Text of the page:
Queer Places:
Hollywood Forever Hollywood, Los Angeles County, California, USA

Carroll Righter (February 2, 1900 – April 30, 1988) was known as the "astrologer to the stars." He wrote a syndicated daily advice column for 166 newspapers around the world and was reputed to be an advisor to Ronald and Nancy Reagan. Of all the astrologers the Reagans consulted, none was as celebrated or flamboyant as Carroll Righter. Born to a wealthy Philadelphia family in 1900, Righter experienced an epiphany at 14 when Evangeline Adams, a renowned astrologer, told him he shared her talent for reading the stars. Adams was an outsized personality in her own right. According to her acolytes, she predicted the stock market crash of 1929, along with World War II and the deaths of King Edward VII and Enrico Caruso. For many years she employed Aleister Crowley as a ghostwriter. Fortune telling in New York was a crime at the turn of the century, and Adams was arrested three times. She reportedly charmed the judges into acquitting her by reading their horoscopes. Adams was also in a closeted relationship with the educator and suffragist Emma Viola Sheridan Fry, a fact that may have impressed young Righter who was then discovering his own homosexuality.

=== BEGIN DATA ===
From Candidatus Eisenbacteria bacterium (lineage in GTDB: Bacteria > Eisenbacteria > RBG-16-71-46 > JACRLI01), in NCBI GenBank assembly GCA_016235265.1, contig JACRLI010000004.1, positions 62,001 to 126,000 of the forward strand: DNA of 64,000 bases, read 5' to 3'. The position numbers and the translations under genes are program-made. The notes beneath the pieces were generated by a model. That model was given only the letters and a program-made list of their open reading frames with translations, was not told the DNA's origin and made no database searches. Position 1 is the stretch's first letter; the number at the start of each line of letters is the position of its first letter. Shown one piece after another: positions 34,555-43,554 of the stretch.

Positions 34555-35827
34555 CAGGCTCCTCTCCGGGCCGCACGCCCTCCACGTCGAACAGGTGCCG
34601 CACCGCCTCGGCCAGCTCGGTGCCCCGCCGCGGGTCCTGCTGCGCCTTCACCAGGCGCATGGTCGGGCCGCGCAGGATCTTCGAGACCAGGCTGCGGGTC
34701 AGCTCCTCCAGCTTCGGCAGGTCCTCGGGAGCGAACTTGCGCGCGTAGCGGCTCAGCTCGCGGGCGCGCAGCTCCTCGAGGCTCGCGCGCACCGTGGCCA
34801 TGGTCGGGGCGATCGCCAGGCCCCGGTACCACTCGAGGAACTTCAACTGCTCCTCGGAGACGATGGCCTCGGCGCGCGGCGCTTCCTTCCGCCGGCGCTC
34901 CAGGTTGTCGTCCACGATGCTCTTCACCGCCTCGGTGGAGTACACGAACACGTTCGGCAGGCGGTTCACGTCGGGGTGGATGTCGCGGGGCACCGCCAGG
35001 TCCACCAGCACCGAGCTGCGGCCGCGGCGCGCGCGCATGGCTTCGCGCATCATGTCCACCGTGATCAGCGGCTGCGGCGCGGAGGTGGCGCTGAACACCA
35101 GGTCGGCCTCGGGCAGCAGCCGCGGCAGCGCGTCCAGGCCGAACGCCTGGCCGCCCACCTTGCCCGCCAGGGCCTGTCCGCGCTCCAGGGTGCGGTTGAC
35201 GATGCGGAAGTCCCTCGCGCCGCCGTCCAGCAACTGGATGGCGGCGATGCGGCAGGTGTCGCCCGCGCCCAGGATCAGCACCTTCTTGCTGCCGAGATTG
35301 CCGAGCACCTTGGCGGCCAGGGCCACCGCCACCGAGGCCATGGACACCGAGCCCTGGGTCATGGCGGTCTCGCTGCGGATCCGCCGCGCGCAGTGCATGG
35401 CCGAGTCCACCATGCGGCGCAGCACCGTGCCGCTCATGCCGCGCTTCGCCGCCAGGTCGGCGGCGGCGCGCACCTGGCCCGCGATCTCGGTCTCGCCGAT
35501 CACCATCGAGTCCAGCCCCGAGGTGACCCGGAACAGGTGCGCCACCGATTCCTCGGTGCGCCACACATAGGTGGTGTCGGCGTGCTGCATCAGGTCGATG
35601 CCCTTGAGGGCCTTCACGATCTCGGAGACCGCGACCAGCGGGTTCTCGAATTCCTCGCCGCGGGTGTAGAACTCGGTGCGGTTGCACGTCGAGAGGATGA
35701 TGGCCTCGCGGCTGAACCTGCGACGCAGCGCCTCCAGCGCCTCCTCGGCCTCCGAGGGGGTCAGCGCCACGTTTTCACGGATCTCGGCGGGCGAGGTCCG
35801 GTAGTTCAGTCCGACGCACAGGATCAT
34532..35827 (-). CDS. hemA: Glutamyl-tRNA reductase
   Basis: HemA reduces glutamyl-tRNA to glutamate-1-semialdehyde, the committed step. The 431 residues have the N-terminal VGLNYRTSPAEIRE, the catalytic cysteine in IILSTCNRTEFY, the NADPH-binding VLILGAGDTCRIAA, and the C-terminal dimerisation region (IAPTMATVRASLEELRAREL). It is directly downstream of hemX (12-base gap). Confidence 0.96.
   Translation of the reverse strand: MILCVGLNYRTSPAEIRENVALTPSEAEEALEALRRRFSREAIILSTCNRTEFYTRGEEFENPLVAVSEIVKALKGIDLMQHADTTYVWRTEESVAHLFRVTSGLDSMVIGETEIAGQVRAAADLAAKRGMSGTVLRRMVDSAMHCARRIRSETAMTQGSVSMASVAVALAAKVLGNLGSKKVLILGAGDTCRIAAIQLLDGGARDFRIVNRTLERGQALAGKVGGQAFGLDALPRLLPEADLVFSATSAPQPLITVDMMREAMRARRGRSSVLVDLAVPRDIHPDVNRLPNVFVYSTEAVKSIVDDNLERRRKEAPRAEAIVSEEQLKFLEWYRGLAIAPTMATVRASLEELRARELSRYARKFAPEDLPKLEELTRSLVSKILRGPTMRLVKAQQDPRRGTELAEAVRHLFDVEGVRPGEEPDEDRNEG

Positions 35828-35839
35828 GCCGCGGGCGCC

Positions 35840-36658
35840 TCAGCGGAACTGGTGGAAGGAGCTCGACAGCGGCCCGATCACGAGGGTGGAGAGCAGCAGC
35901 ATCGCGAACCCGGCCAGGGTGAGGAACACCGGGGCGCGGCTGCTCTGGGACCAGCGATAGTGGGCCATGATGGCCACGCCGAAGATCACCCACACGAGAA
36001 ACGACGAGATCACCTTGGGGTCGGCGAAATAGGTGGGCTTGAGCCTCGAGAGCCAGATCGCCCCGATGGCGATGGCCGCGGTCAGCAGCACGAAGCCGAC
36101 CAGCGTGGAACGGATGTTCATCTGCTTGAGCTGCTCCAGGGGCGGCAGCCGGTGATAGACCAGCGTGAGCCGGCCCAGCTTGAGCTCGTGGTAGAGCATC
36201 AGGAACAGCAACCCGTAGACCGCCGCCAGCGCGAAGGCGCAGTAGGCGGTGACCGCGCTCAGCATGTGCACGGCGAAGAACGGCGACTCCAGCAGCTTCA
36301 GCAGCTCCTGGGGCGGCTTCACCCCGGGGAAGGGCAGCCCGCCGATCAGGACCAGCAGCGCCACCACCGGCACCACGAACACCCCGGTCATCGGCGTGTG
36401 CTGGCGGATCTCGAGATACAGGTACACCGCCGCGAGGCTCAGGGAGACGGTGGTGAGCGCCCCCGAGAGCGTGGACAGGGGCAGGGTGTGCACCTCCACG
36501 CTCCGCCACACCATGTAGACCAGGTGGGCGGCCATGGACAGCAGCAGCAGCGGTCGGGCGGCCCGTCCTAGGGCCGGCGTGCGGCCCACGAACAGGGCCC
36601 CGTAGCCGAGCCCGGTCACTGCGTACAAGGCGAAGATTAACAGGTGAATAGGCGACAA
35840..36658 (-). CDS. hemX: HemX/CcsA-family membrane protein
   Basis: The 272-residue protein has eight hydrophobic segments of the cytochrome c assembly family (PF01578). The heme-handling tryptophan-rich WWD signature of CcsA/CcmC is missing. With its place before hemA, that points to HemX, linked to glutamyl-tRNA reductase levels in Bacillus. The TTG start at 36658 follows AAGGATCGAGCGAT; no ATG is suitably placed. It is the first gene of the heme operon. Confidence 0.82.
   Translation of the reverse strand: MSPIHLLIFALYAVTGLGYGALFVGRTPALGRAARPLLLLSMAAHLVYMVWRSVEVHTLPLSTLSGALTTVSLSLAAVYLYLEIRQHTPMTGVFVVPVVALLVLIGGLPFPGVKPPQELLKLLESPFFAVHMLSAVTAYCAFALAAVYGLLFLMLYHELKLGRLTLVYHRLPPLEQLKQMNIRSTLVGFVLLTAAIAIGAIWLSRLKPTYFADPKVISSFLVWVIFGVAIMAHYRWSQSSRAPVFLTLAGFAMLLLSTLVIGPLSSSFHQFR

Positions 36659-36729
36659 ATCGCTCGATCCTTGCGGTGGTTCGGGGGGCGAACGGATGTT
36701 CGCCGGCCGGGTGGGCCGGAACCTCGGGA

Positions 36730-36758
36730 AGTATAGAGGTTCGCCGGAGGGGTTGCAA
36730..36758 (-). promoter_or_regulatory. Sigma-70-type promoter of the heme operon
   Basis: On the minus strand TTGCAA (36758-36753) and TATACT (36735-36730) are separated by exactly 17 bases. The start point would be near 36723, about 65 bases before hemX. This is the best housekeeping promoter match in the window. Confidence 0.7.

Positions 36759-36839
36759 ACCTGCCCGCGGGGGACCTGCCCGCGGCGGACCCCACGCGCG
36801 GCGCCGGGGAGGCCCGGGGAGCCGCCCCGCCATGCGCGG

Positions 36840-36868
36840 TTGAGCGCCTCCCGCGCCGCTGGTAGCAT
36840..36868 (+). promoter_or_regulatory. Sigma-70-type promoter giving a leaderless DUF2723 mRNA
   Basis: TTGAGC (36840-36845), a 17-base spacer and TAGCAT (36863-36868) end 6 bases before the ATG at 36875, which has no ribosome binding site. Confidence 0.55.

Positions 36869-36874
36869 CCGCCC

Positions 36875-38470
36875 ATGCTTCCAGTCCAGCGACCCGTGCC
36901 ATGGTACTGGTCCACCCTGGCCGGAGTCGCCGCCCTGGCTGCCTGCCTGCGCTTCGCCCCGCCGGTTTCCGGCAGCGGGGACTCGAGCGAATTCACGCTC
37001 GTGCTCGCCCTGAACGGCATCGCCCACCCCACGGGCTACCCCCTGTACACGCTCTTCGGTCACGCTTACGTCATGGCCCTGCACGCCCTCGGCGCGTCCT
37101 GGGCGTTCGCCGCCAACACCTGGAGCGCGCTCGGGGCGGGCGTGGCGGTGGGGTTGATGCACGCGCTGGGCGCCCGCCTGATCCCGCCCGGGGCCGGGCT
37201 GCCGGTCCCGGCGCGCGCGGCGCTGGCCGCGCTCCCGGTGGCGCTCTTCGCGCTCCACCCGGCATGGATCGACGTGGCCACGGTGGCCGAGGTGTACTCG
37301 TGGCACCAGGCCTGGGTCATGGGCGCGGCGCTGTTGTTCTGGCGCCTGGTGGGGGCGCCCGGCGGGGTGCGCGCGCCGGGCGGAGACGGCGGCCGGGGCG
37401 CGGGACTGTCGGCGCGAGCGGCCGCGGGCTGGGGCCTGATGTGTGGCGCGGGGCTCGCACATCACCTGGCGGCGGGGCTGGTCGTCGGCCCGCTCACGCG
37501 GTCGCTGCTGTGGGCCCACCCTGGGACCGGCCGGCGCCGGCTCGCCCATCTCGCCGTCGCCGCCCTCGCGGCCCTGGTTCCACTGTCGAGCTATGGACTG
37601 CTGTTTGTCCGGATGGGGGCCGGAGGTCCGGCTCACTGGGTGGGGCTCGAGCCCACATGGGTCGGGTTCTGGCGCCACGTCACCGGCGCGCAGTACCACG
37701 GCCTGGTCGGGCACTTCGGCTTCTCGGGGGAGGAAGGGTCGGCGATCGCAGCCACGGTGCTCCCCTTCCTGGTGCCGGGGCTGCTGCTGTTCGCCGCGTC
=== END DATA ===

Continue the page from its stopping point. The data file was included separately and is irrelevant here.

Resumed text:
Righter, who liked to be called the "gregarious Aquarius,' began doing charts for Hollywood notables in 1938 and became a columnist in 1950. Prior to that, he was a lawyer in Philadelphia. Righter was mentioned in President Reagan's 1965 autobiography Where's The Rest of Me? and, according to former White House Chief of Staff Donald T. Regan, Mrs. Reagan turned to astrologers to help determine the president's schedule.[1] Asked specifically whether he believed in astrology, President Reagan said, "I don't guide my life by it" but he added, "I don't know enough about it to say, is there something to it or not...and I don't mean to offend anyone who does believe in it, or engages in it."[2] When Righter was asked in 1985 if he consulted with Ronald Reagan on astrology, he replied, "No comment."[3] A gay man, Righter built much of his influence through close relationships with leading Hollywood women. Righter claimed he warned Marlene Dietrich to avoid working on a studio set one day because she might get hurt. His advice was not heeded, and Dietrich broke an ankle while reaching out to save a falling child. Word of the accident and Righter's advice led other celebrities to the astrologer, ensuring his fame. Among those who sought his advice were Arlene Dahl, Rhonda Fleming, Jane Withers, Hildegard Knef, Joan Fontaine and Grace Kelly.[4] At one point in the late 1930s, the then-young Robert Mitchum worked as a ghost writer for Righter. Righter wrote several books, including Astrology and You, the Astrological Guide to Health and Diet, and the Astrological Guide to Marriage and Family Relations.[5]

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